At an industry level, Mobius says anything in commodities looks great because commodity prices are high - steel, aluminium, oil and so on. "Some banks also look good; emerging market consumers are cash-rich, and we are seeing more take-up of credit cards and consumer credit. Consumer products in general have done well, although it is hard to find good opportunities as a lot of the prices have run up," he adds.
A world of opportunity
Outsourcing in the Far East is another story Mobius favours. "Outsourcing in these countries is really booming, which is another indication that there is still life in the US and European economies," he says. "There's a lot of outsourcing in the Philippines, India and elsewhere. Manila is open 24 hours a day because of all the people working at night. They have a cocktail hour at 5am."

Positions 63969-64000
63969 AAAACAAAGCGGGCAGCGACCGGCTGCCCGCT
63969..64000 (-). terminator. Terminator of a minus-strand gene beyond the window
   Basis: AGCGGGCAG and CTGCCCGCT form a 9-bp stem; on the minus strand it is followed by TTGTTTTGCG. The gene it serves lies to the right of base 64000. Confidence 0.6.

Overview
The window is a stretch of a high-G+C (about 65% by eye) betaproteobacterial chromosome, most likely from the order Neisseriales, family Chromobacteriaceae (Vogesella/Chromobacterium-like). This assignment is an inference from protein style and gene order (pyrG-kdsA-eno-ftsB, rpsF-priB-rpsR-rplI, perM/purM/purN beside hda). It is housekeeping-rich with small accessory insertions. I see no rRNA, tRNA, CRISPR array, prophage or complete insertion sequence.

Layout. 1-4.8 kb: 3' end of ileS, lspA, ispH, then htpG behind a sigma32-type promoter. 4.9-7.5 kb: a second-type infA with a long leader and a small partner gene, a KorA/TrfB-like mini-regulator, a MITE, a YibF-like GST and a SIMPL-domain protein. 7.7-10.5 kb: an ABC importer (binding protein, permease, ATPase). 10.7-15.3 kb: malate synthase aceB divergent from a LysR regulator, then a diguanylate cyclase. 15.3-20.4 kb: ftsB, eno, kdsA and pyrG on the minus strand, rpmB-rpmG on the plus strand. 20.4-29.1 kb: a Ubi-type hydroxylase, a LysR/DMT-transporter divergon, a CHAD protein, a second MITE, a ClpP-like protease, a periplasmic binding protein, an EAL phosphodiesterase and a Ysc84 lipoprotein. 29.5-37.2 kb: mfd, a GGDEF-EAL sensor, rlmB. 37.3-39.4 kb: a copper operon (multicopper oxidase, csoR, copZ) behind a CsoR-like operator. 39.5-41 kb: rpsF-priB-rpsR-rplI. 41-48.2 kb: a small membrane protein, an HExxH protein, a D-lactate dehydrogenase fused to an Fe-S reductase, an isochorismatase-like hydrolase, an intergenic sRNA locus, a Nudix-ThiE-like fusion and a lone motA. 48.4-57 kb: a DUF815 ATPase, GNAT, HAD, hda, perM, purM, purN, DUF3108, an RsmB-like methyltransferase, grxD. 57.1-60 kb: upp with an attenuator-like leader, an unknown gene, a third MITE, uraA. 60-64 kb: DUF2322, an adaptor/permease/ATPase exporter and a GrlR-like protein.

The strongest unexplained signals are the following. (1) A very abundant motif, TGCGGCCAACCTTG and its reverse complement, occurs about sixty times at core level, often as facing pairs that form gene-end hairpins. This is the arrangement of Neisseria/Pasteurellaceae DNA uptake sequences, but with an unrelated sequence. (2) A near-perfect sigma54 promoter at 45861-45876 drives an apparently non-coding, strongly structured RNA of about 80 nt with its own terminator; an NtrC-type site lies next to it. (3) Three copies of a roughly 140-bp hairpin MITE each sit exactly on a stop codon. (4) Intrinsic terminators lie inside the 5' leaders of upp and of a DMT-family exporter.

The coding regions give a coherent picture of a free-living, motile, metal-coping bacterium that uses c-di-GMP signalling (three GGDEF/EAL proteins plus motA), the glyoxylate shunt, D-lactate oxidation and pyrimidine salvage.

Aside from his penchant for similar hats, the parallel between Mobius and Indiana Jones perhaps stems most from the amount of time he spends travelling around the world's developing markets.
"I'm on the road at least 90% of the time," he says. "Yesterday I was in the Philippines; I had four or five days there. Today I'm in Kuala Lumpur; tomorrow Singapore, then Thailand the day after. I spend a lot of time on the road."
Mobius enjoys his itinerant lifestyle, but says that while he doesn't really miss his home comforts, he does miss having a dog. "I'd love to have one," he says, "and a grand piano, but you can't carry that on a plane.
"One day I'll settle down - or maybe I'll just have a dog and a grand piano for a few months of the year."
ASK THE EXPERT
Gary Potter, fund manager at Thames River Capital
We used to own the open-ended Franklin Templeton Global Emerging Markets fund, but we sold it after a period of poor performance around the Asian debt crisis.